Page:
I like making bold promises on my blog in the hopes that the Internet will hold me to them. This proves that you’re reading.
Anyhow, when I went off on my rant about the census, I closed with the following:
So I’ll make you a deal.
You find me an official Census statement that acknowledges the wrongdoing of prior Census staff, and I’ll fill out my own form. Show me a link on Census.gov. Show me a press release by a Census Bureau chief. Show me somewhere, in writing, where a representative of the Census said, “Yes, we aided in one of the most evil acts ever carried out on American soil: the internment of American citizens on the grounds of their ancestry, not their actions. We carried water for villains. We were wrong and we are sorry.”
The record is less clear whether the then in effect legal prohibitions against revealing individual data records were violated. On this question, the judicial principle of innocent until proven otherwise should be honored. However, even were it to be conclusively documented that no such violation did occur, this would not and could not excuse the abuse of human rights that resulted from the rapid provision of tabulations designed to identify where Japanese Americans lived and therefore to facilitate and accelerate the forced relocation and denial of civil rights.
I would also like to state clearly that for many years the Census Bureau was less than forthcoming in publicly acknowledging its role in the internment process. Silence was not the worst offense, for there is ample evidence that at various times the Census Bureau has described its role in such manner as to obfuscate its role in internment. Worst yet, some Census Bureau documents would lead the reader to believe that the Census Bureau behaved in a manner as to have actually protected the civil rights of Japanese Americans. This distortion of the historical record is being corrected. The internment of Japanese Americans was a sad, shameful event in American history, for which President Clinton, on behalf of the entire federal government, has forthrightly apologized. The Census Bureau joins in that apology and acknowledges its role in the internment.
On Saturday morning, a Census worker gave a long ring on my buzzer. I went downstairs and found a man named David, with broad, freckled arms, waiting in my lobby. “Oh, do you — okay, yeah, let’s do this outside,” he said, as I shouldered past him and closed the (locking) building door behind me. It was a gorgeous day out, high 80s with a slight breeze.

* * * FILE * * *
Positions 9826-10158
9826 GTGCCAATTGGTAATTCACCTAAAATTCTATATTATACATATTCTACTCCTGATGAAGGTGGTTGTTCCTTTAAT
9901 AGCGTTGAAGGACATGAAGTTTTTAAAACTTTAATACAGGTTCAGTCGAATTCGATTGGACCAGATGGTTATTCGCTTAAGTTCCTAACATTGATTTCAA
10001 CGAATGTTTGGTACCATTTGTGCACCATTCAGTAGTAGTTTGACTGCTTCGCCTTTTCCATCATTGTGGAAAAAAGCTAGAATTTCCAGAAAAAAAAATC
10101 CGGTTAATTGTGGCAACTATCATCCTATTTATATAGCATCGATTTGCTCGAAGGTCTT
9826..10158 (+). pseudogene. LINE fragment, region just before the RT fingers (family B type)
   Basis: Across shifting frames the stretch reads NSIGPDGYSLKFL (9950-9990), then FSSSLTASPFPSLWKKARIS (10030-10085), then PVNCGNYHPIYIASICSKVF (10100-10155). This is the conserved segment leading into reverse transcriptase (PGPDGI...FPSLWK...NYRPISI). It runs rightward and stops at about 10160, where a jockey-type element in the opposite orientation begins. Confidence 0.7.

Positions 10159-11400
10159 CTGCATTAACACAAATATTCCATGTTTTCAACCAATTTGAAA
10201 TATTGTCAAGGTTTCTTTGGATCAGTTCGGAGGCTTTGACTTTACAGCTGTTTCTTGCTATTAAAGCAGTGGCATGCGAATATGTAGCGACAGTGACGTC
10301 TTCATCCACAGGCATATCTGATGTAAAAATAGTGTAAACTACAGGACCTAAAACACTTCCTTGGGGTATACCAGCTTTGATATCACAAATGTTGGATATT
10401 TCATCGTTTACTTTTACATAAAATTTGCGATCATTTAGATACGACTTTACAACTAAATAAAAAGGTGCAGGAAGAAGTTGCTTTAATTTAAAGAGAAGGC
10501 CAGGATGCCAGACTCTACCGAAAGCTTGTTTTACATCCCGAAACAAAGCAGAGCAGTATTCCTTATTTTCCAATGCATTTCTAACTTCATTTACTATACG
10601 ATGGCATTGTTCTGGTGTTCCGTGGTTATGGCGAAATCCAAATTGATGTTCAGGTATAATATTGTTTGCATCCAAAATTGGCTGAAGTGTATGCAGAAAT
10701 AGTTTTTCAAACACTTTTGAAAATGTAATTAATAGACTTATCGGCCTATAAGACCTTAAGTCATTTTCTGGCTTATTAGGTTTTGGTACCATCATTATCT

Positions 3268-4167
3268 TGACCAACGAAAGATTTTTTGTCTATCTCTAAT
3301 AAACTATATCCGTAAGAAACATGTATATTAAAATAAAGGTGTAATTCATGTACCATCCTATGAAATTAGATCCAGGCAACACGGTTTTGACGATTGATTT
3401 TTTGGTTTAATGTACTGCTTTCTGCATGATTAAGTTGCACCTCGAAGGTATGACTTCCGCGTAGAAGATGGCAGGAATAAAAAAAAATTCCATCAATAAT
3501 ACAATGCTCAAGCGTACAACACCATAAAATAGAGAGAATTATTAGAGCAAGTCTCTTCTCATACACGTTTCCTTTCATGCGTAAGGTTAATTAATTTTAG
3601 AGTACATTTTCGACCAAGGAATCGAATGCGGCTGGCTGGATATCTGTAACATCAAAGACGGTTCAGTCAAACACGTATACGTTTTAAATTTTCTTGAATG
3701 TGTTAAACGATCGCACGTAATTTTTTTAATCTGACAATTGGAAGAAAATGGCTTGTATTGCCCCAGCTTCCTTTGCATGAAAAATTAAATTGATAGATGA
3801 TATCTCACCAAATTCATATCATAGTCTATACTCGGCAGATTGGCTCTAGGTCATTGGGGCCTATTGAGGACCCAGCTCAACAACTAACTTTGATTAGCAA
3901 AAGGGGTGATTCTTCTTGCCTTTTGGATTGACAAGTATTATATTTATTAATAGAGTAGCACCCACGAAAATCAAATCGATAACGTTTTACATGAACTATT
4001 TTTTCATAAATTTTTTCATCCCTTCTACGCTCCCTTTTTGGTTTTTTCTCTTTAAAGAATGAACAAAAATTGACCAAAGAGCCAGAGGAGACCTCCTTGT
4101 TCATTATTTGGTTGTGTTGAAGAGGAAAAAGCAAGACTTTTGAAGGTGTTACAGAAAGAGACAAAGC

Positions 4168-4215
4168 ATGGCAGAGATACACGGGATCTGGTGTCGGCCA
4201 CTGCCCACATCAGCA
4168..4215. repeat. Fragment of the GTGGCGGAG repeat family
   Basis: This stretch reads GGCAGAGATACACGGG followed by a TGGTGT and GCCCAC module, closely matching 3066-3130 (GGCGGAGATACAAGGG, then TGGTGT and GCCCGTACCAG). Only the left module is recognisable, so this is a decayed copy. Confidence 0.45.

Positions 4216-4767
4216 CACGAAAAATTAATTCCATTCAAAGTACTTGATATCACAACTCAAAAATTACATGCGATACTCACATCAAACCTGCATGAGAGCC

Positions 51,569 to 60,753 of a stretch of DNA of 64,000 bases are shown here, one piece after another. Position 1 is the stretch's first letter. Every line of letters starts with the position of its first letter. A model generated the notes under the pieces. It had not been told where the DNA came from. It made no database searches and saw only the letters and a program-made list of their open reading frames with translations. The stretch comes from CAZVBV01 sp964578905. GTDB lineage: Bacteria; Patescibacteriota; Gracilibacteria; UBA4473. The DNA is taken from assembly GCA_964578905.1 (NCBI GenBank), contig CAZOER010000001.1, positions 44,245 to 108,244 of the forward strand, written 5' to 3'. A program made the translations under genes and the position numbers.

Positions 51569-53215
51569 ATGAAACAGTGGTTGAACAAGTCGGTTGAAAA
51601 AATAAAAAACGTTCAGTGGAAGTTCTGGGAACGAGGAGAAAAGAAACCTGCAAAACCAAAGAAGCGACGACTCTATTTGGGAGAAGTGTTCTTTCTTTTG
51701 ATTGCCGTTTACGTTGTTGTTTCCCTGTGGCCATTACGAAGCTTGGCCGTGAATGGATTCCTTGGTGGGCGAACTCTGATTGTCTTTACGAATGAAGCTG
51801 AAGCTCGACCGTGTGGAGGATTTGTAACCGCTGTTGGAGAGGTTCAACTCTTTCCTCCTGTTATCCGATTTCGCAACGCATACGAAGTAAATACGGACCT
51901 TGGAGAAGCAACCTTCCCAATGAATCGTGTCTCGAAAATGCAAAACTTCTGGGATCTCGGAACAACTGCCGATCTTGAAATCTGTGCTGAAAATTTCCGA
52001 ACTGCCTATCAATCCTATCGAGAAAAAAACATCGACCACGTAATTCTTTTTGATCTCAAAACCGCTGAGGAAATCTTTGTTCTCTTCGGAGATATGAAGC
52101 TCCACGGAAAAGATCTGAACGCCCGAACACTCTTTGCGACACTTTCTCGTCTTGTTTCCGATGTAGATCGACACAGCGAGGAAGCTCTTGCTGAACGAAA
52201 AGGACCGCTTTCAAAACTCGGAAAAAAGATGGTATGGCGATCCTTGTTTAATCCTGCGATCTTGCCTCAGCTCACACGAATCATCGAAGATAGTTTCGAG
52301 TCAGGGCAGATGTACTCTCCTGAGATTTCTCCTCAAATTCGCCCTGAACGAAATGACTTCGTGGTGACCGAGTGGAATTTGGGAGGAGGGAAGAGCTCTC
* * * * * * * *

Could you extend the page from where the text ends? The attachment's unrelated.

After showing me his Census worker badge – unprompted – he sat down on the stoop and reeled off his list of questions. I stared into the middle distance. Only resident as of April 1, 2010. Renting. Unmarried. Would describe myself as white. Checked the spelling on my first and last names.
“Phone number?” he asked. “In case the Census Bureau needs to follow up?”
I shook my head.
“You don’t have a phone?”
“I’d just as soon not give a phone number,” I said, “if it’s all the same to you.”
“Okay,” he said. He wrote “refused phone number” on the bottom of his sheet, saying it as he said it.
After double-checking the details and trying for the phone number one more time – not cajoling; I need to stress how friendly this man was – he thanked me for my time. “There’s a bunch of other people in your building who haven’t answered their Census yet,” he said. “Would it be all right if –”
“I’d just as soon not,” I said, heading back inside. “You can ask them yourselves.” I pulled the building door closed behind me.
I can’t pretend that all of my beliefs are fully rational. But I like to believe they’re pretty well informed. And the one thing I can do that makes them more rational is to set conditions that’ll change my mind. “What would it take for you to question this theory?” is a hallmark of scientific inquiry. More deeply held than my belief that the Census is a tool of ill omen (which it’s not, no more than any piece of innocent bureaucracy) is my belief that no American federal agency would ever apologize for the sins of prior administrations. I was wrong about that.
So, I’m learning.